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Understanding the Link Between Myoinositol and Fertility

What is myoinositol?

Myoinositol (MI) is a form of inositol, which is a member of the B vitamin complex. MI is naturally found in foods including whole grains, beans, nuts and fruit. Myoinositol is also available in supplement form. In the body, MI performs several important functions related to cellular communication, particularly in response to hormones.

Why Myoinositol for fertility?

For PCOS: Decades of research support the role of MI in improving cells’ sensitivity to the hormone insulin. Specifically, in women with Polycystic Ovarian Syndrome (PCOS), treatment with MI has been shown to lower circulating insulin levels, reduce symptoms of hyperandrogenism (acne and excess hair growth), and promote ovulation.

For Poor Responders : Interestingly, research conducted looking at the impact of MI supplementation in women with PCOS undergoing IVF revealed that women who took MI prior to IVF had better egg and embryo quality, and were less likely to experience ovarian hyperstimulation.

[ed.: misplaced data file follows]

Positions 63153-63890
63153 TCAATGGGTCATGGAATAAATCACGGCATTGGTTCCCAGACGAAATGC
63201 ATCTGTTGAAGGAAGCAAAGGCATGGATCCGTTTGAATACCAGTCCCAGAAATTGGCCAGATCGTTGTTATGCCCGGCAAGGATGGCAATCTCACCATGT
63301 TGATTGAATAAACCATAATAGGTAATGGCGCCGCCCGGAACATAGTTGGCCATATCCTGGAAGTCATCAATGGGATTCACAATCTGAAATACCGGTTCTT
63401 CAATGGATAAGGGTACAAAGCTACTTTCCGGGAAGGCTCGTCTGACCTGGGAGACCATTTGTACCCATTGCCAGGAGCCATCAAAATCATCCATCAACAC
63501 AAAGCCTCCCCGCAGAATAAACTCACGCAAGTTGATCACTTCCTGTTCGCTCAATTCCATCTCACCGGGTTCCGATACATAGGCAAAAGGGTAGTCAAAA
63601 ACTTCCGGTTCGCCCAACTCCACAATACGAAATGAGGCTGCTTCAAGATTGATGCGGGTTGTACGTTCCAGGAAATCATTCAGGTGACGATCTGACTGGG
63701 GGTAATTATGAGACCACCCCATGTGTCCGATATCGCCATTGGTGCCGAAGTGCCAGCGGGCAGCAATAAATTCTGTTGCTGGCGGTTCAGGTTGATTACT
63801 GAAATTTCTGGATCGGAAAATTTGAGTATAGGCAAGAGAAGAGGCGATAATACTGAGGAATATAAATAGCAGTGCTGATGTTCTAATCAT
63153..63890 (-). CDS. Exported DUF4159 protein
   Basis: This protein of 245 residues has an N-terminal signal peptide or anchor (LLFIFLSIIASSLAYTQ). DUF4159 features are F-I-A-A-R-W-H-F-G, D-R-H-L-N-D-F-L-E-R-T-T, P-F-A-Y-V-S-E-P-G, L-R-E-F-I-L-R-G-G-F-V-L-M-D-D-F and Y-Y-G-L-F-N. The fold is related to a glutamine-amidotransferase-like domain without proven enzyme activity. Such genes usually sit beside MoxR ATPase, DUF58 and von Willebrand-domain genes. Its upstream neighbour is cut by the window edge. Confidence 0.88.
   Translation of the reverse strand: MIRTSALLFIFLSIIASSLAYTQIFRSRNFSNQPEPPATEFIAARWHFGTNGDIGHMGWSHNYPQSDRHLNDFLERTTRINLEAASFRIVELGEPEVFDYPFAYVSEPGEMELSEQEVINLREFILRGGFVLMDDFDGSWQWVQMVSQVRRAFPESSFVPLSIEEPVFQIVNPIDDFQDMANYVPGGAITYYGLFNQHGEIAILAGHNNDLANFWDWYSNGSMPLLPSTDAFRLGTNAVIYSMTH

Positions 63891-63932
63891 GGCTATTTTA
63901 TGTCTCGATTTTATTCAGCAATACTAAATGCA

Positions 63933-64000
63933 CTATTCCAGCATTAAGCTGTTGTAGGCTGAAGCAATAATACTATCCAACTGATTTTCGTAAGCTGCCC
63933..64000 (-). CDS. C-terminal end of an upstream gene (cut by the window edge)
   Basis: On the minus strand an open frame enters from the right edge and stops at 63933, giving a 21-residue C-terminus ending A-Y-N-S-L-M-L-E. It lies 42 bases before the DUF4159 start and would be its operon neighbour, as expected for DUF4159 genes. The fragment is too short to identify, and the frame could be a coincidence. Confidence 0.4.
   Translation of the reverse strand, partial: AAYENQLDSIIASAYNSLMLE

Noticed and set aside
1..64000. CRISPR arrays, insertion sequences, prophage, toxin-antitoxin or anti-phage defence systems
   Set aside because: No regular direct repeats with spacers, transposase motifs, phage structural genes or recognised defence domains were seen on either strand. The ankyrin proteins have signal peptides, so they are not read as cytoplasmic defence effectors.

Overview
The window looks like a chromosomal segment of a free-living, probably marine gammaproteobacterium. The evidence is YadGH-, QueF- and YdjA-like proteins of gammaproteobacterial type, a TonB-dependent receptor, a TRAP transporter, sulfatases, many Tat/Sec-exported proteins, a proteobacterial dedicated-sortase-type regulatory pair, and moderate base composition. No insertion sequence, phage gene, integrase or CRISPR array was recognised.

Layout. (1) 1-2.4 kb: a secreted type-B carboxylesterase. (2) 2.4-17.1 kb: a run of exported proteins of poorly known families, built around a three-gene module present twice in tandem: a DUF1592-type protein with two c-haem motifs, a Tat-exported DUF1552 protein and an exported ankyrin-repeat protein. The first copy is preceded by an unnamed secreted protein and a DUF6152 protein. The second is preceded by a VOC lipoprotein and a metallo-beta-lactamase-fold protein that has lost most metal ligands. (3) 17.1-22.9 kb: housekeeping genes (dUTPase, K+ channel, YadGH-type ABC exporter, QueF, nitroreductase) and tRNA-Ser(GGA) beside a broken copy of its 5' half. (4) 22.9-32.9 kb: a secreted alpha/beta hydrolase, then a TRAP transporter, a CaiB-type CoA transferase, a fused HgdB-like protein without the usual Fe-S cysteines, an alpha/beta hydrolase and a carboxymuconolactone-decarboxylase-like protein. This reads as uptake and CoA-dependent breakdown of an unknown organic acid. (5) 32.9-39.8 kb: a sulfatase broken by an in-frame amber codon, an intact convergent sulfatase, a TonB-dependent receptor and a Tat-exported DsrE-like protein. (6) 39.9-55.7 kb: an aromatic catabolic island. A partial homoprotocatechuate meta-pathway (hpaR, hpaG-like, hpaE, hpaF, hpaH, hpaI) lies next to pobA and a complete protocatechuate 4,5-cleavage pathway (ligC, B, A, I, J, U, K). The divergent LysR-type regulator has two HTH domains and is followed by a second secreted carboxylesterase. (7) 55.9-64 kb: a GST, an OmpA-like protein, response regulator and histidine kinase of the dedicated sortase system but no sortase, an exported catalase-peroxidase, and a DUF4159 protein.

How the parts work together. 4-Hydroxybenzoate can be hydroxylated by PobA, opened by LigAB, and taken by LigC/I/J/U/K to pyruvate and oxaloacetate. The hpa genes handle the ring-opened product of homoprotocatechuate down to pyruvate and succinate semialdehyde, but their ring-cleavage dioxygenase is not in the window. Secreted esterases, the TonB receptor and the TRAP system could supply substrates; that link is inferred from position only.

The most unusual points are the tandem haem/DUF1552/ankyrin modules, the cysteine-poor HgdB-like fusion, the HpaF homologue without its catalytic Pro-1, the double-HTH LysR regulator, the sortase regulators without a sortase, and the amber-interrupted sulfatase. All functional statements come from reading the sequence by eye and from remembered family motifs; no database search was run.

The encouraging findings in women with PCOS have prompted researchers to take a closer look at MI in non-PCOS populations. Low levels of MI in the follicular fluid is associated with poor egg quality. At the level of ovary tissue specifically, scientists believe MI may play a critical role in FSH (follicle stimulating hormone) signaling, which drives egg maturation. Several studies show that poor responders pre-treated with MI prior to IVF demonstrate improved sensitivity to ovarian stimulation drugs.

Bottom Line: Clinical Use of Myoinositol:

Supplementation with MI is becoming part of clinical practice for both women with Polycystic Ovarian Syndrome (PCOS) and IVF poor responders. At Pulling Down the Moon we recommend myoinositol supplementation for three months prior to ART cycles for women with PCOS, poor responders and/or unexplained infertility.

Sources :

Caprio et al. Journal of Ovarian Research (2015) 8:37.

Lagana et al. Metabolism and Ovarian Function in PCOS Women: A Therapeutic Approach with Inositols. International Journal of Endocrinology. Volume 2016,